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US corporate philanthropy increased in 2007, says new report

Corporate philanthropy by multinational US businesses increased by 5.6% in 2007 according to new research by the Committee Encouraging Corporate Philanthropy (CECP). The international forum of business CEOs and chairpersons claims that donating shot up to a median of $26 million among the 155 companies it surveyed.

Highlighting the growing importance of philanthropy to long-term shareholder value, many cited a shift towards funding new strategic focus areas, as well as an increased level of senior management attention to community investment.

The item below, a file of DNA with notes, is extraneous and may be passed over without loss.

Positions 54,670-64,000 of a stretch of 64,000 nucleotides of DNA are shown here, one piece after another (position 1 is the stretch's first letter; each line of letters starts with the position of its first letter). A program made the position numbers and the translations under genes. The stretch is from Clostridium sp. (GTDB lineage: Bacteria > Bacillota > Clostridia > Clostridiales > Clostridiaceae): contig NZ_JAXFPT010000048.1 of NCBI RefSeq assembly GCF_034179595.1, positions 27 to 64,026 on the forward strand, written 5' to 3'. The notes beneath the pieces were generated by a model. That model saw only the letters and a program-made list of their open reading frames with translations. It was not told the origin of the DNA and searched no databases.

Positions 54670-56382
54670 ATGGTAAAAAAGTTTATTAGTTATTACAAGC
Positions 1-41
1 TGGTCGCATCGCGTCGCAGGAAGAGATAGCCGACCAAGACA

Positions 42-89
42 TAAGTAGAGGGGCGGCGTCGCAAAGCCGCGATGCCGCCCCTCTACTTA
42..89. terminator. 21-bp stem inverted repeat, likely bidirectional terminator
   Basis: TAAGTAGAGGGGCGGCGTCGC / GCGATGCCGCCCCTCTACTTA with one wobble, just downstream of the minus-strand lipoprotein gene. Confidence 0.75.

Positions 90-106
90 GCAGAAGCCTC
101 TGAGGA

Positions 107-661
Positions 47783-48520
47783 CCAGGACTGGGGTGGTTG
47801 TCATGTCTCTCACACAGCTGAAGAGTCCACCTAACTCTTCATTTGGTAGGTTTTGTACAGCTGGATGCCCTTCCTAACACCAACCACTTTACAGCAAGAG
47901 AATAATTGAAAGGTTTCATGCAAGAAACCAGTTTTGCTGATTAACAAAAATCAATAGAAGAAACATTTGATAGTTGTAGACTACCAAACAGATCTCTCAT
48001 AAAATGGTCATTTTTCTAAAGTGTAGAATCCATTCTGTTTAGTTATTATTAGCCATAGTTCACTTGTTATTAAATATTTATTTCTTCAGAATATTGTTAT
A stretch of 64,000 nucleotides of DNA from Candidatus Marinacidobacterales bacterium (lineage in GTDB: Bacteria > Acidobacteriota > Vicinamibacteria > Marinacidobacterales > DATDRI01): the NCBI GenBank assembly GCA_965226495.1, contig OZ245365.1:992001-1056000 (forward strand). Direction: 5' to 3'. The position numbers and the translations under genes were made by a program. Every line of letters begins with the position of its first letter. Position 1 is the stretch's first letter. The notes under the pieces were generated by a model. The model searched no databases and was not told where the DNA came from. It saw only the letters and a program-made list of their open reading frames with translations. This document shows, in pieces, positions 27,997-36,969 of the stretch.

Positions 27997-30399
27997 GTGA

Significantly, the weakening economy did not seem to play a major role for most companies' giving in 2007. A separate poll conducted by CECP found that 83% of CEOs attribute little importance to the economy when determining their corporate cash contributions. A further 89% agreed with the statement: "Companies should have mechanisms in place (eg, cash reserves or endowed foundations) to sustain contributions during periods of weak financial performance."

With this in mind CECP is projecting that, despite an apparent earnings slowdown in 2008, most companies will likely maintain 2007 levels of giving in 2008, with some expected to increase or restructure their budgets to reach community partners most strongly impacted by the economy.

Family business owners are to the fore in CECP. Actor and philanthropist Paul Newman (pictured), who spoke exclusively to Families in Business last year about his philanthropy, co-founded CECP. Harold McGraw III, president and CEO of the McGraw-Hill Companies is CECP's chairman, while both Alan G Hassenfeld, chairman of Hasbro, and Marilyn Carlson Nelson, chairman of Carlson sit on the board of directors.

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